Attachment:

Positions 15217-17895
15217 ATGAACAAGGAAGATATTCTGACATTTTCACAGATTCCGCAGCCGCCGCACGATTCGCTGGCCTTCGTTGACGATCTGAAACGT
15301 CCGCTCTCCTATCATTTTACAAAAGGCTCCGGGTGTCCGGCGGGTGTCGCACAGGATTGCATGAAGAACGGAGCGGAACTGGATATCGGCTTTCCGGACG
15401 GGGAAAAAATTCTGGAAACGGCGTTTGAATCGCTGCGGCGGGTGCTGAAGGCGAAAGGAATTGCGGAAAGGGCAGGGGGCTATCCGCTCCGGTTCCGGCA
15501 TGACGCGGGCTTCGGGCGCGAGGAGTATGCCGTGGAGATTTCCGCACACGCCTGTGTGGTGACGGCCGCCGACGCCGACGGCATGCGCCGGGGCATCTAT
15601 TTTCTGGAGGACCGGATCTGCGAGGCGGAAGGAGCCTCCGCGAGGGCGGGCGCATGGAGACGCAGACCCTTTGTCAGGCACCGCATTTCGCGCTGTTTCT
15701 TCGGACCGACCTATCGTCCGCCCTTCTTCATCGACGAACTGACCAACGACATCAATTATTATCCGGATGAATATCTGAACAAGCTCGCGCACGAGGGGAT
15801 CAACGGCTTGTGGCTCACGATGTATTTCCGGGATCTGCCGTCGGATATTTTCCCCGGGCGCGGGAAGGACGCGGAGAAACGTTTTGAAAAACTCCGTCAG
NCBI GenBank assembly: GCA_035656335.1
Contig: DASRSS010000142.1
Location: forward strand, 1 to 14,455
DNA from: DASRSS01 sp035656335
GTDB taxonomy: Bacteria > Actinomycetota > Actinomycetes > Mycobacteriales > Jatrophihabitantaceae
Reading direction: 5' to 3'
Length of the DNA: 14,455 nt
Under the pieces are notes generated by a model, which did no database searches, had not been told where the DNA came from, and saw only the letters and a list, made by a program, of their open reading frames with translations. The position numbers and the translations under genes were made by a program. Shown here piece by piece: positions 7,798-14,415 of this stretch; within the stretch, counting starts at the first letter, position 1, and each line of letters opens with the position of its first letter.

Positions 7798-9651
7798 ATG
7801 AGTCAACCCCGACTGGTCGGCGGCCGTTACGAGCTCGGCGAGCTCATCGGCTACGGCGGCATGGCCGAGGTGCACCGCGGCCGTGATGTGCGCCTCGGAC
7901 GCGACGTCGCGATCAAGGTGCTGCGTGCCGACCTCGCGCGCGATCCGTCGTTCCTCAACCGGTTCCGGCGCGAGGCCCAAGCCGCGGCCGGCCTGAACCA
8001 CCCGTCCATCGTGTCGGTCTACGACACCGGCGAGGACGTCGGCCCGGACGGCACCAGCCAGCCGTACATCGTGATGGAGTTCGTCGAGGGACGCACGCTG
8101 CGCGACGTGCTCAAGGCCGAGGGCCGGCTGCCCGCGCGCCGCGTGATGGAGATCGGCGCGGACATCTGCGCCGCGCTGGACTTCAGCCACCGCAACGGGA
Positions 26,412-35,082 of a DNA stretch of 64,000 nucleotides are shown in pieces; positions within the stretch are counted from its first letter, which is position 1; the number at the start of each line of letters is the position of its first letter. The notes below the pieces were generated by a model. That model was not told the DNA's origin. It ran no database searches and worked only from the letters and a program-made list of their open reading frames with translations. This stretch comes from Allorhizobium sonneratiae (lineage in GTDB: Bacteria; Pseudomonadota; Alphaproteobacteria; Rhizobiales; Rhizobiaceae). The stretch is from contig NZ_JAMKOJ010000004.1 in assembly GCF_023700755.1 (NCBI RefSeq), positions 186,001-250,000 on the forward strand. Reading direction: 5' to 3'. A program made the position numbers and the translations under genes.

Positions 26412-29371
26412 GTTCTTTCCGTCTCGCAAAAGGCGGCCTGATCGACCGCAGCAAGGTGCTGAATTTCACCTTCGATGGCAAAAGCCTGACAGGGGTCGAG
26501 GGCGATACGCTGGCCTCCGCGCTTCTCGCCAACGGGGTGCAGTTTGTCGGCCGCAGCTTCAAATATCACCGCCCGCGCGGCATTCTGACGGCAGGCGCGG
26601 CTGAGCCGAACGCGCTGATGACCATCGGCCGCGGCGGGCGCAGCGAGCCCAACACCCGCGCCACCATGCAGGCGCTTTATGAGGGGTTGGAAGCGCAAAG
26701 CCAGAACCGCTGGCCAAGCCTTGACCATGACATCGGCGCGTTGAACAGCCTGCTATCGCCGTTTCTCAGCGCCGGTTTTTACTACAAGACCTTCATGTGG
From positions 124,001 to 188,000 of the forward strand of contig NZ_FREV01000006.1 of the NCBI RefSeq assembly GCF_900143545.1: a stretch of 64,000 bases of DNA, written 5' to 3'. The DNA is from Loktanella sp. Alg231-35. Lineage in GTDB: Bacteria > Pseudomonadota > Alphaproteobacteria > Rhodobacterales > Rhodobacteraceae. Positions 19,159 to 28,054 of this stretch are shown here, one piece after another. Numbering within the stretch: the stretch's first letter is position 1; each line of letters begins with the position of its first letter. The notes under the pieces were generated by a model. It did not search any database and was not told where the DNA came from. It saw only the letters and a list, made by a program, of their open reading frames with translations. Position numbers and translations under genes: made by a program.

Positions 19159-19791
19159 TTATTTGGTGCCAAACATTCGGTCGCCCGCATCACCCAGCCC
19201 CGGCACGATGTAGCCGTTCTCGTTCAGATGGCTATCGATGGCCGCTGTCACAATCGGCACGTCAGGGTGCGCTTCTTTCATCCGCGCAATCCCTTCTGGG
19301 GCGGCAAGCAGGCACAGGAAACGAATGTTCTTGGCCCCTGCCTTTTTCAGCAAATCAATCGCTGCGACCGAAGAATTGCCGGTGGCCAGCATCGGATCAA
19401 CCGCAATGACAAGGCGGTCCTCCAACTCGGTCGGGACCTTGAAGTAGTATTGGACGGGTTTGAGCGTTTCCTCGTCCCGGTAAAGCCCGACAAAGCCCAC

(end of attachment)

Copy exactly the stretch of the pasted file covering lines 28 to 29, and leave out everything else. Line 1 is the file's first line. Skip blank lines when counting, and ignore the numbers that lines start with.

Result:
26701 CCAGAACCGCTGGCCAAGCCTTGACCATGACATCGGCGCGTTGAACAGCCTGCTATCGCCGTTTCTCAGCGCCGGTTTTTACTACAAGACCTTCATGTGG
From positions 124,001 to 188,000 of the forward strand of contig NZ_FREV01000006.1 of the NCBI RefSeq assembly GCF_900143545.1: a stretch of 64,000 bases of DNA, written 5' to 3'. The DNA is from Loktanella sp. Alg231-35. Lineage in GTDB: Bacteria > Pseudomonadota > Alphaproteobacteria > Rhodobacterales > Rhodobacteraceae. Positions 19,159 to 28,054 of this stretch are shown here, one piece after another. Numbering within the stretch: the stretch's first letter is position 1; each line of letters begins with the position of its first letter. The notes under the pieces were generated by a model. It did not search any database and was not told where the DNA came from. It saw only the letters and a list, made by a program, of their open reading frames with translations. Position numbers and translations under genes: made by a program.